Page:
“Or,” Reverend Lovejoy says, “if you prefer, we also have Unitarian ice cream.” He hands Lisa an empty bowl.
“There’s nothing here,” says Lisa. “Exactly,” says Lovejoy.
Garrison Keillor frequently spears our religious faith as being comprised purely of out-oftouch social justice hippies, whose passion centers on saving Arctic caribou and boycotting Nestle.
Question: Do UU's ever pray?
Answer: Only when they think a Democrat is going to lose an election.
Even Michael Moore has poked fun at us. In a lecture a few years ago broadcast on National Public Radio, Moore insisted that audience members get out and do something for their communities. “Do something,” he insisted, “don’t just hold long meetings in the basement of the Unitarian church.” (At an Occupy Wall Street speech in Oakland last fall, Michael Moore softened his stance towards us by adding, “God bless the Unitarians.”)
The pattern here is that in media both serious and satirical, Unitarian Universalists are purported to be so open, so zealous and yet so mushy on matters of faith that we don’t know what we believe in. I get the feeling, sometimes, that these authors of popular culture are not so much laughing with us, as at us... and, in the process, conveying a stereotype that might keep religious seekers away from our doors on Sunday morning.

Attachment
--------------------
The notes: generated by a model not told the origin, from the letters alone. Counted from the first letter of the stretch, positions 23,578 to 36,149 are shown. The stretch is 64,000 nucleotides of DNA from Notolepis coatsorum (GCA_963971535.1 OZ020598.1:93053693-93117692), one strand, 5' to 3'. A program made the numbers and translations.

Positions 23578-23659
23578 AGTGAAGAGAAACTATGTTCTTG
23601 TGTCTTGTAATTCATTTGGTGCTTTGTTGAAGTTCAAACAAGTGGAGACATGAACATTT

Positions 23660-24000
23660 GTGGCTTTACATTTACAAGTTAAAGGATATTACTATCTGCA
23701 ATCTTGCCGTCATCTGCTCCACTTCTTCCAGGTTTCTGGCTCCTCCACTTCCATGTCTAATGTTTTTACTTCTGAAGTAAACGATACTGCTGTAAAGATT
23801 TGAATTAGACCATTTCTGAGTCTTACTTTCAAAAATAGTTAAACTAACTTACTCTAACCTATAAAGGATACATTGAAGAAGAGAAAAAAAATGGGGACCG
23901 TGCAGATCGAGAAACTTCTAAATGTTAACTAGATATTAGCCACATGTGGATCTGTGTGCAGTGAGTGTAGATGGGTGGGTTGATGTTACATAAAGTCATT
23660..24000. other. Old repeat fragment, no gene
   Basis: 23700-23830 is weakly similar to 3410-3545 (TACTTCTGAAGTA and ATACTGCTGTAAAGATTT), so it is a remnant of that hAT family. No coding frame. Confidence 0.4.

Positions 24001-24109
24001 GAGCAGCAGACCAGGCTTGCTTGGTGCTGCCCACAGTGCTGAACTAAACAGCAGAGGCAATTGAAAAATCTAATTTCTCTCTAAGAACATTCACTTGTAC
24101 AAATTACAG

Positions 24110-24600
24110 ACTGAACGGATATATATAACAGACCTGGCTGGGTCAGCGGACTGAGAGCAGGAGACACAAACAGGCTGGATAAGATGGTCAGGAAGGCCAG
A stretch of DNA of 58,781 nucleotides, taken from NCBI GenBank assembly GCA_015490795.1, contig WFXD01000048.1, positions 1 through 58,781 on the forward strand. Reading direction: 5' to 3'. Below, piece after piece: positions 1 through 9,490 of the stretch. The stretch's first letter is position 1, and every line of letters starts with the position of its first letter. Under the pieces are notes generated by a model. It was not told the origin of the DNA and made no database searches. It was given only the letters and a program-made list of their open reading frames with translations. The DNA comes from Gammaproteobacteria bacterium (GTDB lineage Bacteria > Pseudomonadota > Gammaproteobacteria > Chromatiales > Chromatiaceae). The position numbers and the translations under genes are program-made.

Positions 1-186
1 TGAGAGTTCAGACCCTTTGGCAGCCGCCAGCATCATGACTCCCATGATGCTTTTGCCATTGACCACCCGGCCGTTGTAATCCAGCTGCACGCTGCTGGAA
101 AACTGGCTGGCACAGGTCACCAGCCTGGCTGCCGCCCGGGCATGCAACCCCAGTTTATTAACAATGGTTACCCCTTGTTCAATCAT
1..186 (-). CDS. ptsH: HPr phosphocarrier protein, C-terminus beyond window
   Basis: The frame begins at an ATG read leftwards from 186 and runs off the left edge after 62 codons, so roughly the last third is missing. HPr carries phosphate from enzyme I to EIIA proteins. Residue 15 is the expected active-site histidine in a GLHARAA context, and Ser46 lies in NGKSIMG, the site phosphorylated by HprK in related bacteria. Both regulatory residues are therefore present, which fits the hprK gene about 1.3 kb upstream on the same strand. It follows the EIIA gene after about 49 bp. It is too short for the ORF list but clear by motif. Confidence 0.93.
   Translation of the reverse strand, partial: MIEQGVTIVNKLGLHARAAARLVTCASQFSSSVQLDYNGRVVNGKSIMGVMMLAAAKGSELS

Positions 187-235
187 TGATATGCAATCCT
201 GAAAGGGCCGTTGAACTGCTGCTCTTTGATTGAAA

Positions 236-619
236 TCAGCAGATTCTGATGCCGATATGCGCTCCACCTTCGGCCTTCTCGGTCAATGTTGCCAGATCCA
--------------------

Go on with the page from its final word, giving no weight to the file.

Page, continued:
There comes a point, for me, at which jokes like these cease to be funny by virtue of their volume and ubiquity... and the truth that they hold. Isn’t it so, after all, that we continue to define ourselves by who we aren’t rather than who we are? Isn’t it true we’re rendered tongue-tied when friends or co-workers ask us, “What do UU’s believe?” And might it be possible that our belief that we “know it all” – about the war in Iraq, about
who to vote for – is, in itself, intolerant?
I don’t want our distinguished liberal religious movement to be portrayed as an empty bowl, or an offshoot of the Democratic party. I don’t want to belong to a faith where you can believe anything you want, and change your mind anytime you need to. Our beliefs will change throughout our lives; we’re never “done” learning. But religious faith is not disposable. I don’t want to be laughed at; I want to co-create a faith that garners respect.
Our Unitarian Universalist congregations exist to transform the hearts and souls of our members, who then work to transform the world. Our purpose is to help people live lives of purpose and meaning, and to encourage one another to spiritual maturation. As a minister, my wish for you and for Unitarian Universalists everywhere, is that we commit ourselves to proving punchlines wrong. May we create and celebrate even more reasons to be proud of this imperfect but extraordinary and ever-evolving faith.